The Boston brand brought the fight to its home court, filing the lawsuit in a District Court of Massachusetts. In the filing, New Balance claims that Nautica’s infringement is evidence of the brand’s intent to “free ride” on New Balance’s influence.
New Balance said that it began using the block “N” on its products since the 1970s when it released its “320” model sneaker. Since then, New Balance has used the mark in advertising and product design—spending “well over” $100 million a year on marketing “the vast majority of which is used toward marketing and advertising that incorporates the Block N Mark.”
“Nautica’s intentional adoption of a block letter ‘N’ on footwear and apparel is likely to cause confusion among consumers and/or suggest an affiliation, connection, or association between New Balance and Nautica,” New Balance wrote in the complaint. “Nautica’s use of a block letter ‘N’ is likely to dilute the distinctive source-identifying quality of the famous Block N Marks. Nautica’s use of a block letter ‘N’ also constitutes unfair competition.”
Overall, the brand says that there are currently around 96 million pairs of shoes bearing the mark in the more than 68 countries in which it operates.
New Balance affirmed that it owns federally registered and “incontestable” trademarks associated with the block capital letter “N” but it will be up to the court to decide whether Nautica’s products constitute infringement, barring a settlement.
In 2017, New Balance was awarded $1.5 million in damages for a similar trial levied against three Chinese brands that were found to have illegally copied its designs.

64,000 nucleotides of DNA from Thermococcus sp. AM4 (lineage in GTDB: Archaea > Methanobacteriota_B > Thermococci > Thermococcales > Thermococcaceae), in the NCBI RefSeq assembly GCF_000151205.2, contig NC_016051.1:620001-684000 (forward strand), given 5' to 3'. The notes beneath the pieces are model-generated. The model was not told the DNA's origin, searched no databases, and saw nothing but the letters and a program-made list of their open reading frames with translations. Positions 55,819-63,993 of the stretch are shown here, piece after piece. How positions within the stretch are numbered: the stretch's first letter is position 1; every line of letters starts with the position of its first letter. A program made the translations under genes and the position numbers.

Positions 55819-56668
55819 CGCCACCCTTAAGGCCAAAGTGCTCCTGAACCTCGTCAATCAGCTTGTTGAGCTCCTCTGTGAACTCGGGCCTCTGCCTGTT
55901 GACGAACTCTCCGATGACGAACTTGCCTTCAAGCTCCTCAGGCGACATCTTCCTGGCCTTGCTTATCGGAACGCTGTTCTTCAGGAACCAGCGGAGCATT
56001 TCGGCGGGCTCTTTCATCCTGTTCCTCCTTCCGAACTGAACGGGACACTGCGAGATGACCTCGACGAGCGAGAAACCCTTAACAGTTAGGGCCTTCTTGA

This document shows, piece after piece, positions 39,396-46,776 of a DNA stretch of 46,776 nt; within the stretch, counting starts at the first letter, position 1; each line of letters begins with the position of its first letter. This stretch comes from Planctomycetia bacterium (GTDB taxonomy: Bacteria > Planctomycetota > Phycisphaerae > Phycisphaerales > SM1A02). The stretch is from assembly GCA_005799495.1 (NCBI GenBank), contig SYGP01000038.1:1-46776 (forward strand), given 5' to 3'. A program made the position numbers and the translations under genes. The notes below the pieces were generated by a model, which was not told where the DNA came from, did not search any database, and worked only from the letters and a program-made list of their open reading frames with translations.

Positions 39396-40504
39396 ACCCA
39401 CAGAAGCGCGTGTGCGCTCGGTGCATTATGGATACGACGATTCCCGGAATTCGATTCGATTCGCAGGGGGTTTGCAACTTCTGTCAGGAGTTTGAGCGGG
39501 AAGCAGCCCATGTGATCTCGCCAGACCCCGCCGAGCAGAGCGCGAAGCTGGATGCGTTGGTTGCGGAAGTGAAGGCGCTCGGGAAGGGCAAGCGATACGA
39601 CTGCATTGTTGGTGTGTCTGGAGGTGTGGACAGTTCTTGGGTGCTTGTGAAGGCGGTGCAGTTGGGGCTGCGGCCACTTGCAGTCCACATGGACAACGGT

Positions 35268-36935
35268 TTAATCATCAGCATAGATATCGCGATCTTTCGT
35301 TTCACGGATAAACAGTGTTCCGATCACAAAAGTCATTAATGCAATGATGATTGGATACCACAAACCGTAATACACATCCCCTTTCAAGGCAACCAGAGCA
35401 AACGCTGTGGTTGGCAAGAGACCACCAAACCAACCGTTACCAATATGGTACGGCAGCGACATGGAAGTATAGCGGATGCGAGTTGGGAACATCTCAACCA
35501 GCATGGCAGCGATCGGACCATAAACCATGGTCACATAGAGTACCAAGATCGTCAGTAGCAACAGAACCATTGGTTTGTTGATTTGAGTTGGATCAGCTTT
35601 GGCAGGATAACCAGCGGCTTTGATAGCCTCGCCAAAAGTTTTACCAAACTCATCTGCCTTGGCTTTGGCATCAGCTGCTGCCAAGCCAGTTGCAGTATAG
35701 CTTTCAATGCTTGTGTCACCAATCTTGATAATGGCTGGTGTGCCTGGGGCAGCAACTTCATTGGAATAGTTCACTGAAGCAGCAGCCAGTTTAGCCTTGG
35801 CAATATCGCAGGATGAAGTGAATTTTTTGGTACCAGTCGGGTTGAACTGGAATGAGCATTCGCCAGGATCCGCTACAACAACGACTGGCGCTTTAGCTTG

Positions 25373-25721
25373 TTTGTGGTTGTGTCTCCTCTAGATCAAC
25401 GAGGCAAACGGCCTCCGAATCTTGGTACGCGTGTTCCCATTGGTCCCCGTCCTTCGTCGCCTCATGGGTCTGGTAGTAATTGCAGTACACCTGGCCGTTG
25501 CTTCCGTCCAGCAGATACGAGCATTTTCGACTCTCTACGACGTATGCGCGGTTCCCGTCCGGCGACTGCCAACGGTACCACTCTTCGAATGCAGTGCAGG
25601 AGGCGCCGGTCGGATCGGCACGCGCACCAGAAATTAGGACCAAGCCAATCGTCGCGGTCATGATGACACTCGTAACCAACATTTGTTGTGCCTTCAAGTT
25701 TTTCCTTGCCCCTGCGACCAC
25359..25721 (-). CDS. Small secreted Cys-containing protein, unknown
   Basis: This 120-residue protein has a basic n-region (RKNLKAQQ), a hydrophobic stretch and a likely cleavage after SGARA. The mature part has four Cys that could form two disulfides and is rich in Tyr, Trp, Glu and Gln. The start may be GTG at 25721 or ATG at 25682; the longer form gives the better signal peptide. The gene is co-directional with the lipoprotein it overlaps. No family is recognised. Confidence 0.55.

Additionally, the lawsuit claims that Nautica and ABG are currently selling a sneaker that violates one of New Balance’s design patents, notably the design of its successful “247” sneakers. New Balance has sold close to 2 million pairs of the 247, released in 2017, in North America.
New Balance claims that Nautica copied the design of its popular sneaker and then sold it in the same markets, including digital outlets like Amazon, for a lower price tag—averaging around $30 compared to the typical range of between $60 and $100 for a New Balance 247.
By bringing the case to a court in Massachusetts, one of the markets that it shares with Nautica, New Balance will look to receive both damages and the court’s assurance that Nautica will be forced to stop selling the infringing products.
“Nautica’s conduct has and will irreparably harm New Balance and its substantial goodwill,” the complaint read. It also has and will cause monetary harm in an amount to be determined at trial.”
At the time of writing, Nautica had yet to respond to the complaint.